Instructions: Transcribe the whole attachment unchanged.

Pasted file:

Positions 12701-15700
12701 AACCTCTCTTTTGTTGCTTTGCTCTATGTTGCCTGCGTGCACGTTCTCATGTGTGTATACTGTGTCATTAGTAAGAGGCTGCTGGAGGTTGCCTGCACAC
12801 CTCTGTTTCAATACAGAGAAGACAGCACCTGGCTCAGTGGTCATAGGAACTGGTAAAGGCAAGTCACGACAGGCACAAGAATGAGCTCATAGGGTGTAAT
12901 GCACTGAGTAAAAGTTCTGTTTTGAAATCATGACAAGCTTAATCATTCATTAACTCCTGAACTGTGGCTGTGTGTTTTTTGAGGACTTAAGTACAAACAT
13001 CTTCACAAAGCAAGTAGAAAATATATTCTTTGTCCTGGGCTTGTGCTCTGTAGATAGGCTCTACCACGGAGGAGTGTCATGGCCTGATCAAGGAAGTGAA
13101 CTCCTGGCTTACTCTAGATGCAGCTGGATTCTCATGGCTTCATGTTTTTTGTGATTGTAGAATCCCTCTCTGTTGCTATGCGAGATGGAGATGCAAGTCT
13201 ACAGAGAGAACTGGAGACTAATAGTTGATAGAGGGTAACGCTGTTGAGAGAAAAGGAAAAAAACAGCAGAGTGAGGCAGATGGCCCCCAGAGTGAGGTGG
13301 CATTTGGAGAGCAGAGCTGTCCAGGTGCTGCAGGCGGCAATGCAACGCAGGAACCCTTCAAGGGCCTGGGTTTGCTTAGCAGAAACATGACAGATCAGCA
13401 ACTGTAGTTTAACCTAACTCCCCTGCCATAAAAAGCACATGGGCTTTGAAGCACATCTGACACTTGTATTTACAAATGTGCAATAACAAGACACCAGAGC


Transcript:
Positions 12701-15700
12701 AACCTCTCTTTTGTTGCTTTGCTCTATGTTGCCTGCGTGCACGTTCTCATGTGTGTATACTGTGTCATTAGTAAGAGGCTGCTGGAGGTTGCCTGCACAC
12801 CTCTGTTTCAATACAGAGAAGACAGCACCTGGCTCAGTGGTCATAGGAACTGGTAAAGGCAAGTCACGACAGGCACAAGAATGAGCTCATAGGGTGTAAT
12901 GCACTGAGTAAAAGTTCTGTTTTGAAATCATGACAAGCTTAATCATTCATTAACTCCTGAACTGTGGCTGTGTGTTTTTTGAGGACTTAAGTACAAACAT
13001 CTTCACAAAGCAAGTAGAAAATATATTCTTTGTCCTGGGCTTGTGCTCTGTAGATAGGCTCTACCACGGAGGAGTGTCATGGCCTGATCAAGGAAGTGAA
13101 CTCCTGGCTTACTCTAGATGCAGCTGGATTCTCATGGCTTCATGTTTTTTGTGATTGTAGAATCCCTCTCTGTTGCTATGCGAGATGGAGATGCAAGTCT
13201 ACAGAGAGAACTGGAGACTAATAGTTGATAGAGGGTAACGCTGTTGAGAGAAAAGGAAAAAAACAGCAGAGTGAGGCAGATGGCCCCCAGAGTGAGGTGG
13301 CATTTGGAGAGCAGAGCTGTCCAGGTGCTGCAGGCGGCAATGCAACGCAGGAACCCTTCAAGGGCCTGGGTTTGCTTAGCAGAAACATGACAGATCAGCA
13401 ACTGTAGTTTAACCTAACTCCCCTGCCATAAAAAGCACATGGGCTTTGAAGCACATCTGACACTTGTATTTACAAATGTGCAATAACAAGACACCAGAGC